We recently reported that there is a Braveheart TV adaptation currently in the works. I remember very clearly how much the story of William Wallace moved people when the film came out in 1995 and won Best Picture, and apparently even Mel Gibson’s career immolation has done nothing to tarnish Wallace’s legend.
Braveheart was a project of passion for screenwriter Randall Wallace, who I spoke to years ago on the eve of the release of Michael Bay’s Pearl Harbor, which Wallace wrote.
The movie was credited with resurrecting the historical epic, and it was having the same last name that first inspired Randall to look into the history of William Wallace. Randall was a former seminarian who has a degree in religion, penned five books, and also wrote for television.
"I had hit a time in television in which I had experienced some success but hadn't really written the kinds of stories that I was most passionate about," Wallace says. "When the last show I had worked on got cancelled, I found myself without many opportunities in television, and decided to turn my attention to features."
As he related to a reporter, Randall was on a visit to Edinburgh in 1983 when he ran across a statue of William Wallace. "I thought how tragic this was," he said. "Here I was, an American of Scottish descent with exactly the same name, and I had never heard of him." Although he currently can’t prove it (then again, no one’s actually disproved it), Wallace does believe he is a descendent of William Wallace.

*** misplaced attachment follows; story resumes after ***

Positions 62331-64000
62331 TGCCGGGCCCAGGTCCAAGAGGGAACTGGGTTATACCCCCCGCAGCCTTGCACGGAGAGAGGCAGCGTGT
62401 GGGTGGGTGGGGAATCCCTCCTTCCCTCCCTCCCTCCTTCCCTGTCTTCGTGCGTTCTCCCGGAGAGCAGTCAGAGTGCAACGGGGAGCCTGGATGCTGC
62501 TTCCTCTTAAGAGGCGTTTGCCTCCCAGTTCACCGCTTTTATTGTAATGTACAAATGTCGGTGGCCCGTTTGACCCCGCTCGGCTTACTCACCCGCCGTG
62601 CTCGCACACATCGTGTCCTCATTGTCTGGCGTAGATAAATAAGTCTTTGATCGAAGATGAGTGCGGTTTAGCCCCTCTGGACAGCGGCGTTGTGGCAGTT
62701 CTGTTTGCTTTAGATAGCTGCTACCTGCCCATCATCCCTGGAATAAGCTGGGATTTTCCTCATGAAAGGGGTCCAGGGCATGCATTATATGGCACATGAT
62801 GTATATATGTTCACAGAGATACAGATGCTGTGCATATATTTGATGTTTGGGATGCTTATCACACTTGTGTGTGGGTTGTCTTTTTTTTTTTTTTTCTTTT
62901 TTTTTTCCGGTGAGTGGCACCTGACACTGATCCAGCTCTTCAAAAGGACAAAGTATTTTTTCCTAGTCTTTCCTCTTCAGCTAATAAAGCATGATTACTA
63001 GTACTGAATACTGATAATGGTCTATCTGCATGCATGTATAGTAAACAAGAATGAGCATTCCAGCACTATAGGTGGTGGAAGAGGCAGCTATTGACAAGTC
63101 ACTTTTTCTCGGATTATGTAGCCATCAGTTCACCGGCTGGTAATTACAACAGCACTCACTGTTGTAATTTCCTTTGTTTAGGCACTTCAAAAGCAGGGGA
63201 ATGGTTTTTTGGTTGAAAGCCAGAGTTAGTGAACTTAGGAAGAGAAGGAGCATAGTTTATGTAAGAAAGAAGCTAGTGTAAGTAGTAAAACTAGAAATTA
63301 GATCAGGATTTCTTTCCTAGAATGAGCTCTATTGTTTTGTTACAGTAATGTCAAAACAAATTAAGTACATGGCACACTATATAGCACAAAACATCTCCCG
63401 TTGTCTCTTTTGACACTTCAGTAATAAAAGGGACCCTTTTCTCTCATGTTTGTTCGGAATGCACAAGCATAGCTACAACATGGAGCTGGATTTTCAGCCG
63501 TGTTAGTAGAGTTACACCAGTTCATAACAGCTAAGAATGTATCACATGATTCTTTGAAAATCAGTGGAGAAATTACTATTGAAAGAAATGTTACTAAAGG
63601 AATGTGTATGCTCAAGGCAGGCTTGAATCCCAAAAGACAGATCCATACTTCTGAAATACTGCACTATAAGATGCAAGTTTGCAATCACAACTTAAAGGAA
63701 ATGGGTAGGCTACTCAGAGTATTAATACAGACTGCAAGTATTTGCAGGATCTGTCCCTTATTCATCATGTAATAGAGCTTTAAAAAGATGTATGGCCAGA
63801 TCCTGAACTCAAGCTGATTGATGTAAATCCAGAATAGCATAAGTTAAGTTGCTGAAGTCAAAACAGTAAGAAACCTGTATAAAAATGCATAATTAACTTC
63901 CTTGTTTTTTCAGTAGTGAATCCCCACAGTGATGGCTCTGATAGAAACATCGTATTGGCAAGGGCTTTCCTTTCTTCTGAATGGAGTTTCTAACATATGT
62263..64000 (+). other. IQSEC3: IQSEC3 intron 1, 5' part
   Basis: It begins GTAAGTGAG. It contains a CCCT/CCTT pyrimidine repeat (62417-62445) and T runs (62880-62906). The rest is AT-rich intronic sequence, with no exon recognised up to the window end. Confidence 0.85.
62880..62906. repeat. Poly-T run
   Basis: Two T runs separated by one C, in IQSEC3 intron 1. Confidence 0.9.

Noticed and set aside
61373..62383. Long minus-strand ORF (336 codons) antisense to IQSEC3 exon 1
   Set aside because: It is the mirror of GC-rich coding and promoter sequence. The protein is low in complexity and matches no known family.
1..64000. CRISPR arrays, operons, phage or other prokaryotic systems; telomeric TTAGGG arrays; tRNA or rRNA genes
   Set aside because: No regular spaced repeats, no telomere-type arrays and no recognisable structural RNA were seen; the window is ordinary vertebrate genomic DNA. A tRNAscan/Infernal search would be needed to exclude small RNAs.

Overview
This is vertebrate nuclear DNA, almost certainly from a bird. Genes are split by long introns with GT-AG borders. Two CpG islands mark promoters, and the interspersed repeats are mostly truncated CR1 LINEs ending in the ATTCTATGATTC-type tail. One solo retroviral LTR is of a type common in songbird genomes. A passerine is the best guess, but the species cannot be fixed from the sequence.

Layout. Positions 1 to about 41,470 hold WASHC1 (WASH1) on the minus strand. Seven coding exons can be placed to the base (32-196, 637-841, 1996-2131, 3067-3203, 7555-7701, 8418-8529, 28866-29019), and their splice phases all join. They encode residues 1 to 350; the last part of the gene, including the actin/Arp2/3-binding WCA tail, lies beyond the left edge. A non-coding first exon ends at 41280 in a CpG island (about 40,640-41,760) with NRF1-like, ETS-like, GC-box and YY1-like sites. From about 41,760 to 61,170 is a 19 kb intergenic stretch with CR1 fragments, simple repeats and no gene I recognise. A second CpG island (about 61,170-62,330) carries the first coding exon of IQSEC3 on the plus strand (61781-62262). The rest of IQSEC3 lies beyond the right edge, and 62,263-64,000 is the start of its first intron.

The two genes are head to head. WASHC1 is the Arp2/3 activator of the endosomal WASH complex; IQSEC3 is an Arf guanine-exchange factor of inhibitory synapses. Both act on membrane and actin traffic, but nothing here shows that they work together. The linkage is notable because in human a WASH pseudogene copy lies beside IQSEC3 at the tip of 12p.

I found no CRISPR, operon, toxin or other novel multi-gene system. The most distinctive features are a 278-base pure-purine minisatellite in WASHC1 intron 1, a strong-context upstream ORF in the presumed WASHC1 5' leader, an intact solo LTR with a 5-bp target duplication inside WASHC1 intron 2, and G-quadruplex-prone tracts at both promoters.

Braveheart was first set up at MGM, and another champion of the film was Alan Ladd Jr., who was Braveheart’s producer, and was also the head of 20th Century Fox who greenlit Star Wars. (At The Ladd Company, he also made Blade Runner).
Ladd was at MGM, then went to Paramount, and was allowed to take two projects with him. Braveheart was his first pick. Soon Mel Gibson was interested in directing the film with another actor playing Wallace. Yet as the proposed budget kept escalating, Gibson agreed to star and waived his acting and directing fees for a piece of the back-end.
Braveheart was a critical and box-office hit and it won five Academy Awards, including Best Picture. Backstage at the Oscars, Mel Gibson admitted he took a gamble with the film. "I saw all the epics as a kid," he said. "All the ‘Ben Hurs’ and all the ‘Spartaci.’Paramount didn’t think it would be a risk (making an epic), but I thought it would be a risk, especially sine I was directing."
Yet Wallace says, "It's far more risky to write something you don't believe in." And Braveheart’s message was the right one for a younger generation during a very cynical decade. "It’s amazing how many young people have responded to Braveheart," Wallace told DGA Magazine. "How hungry they are to be told, ‘Here is a choice, here is a man who would give his life for what he believed in.’ And that’s who they want to be."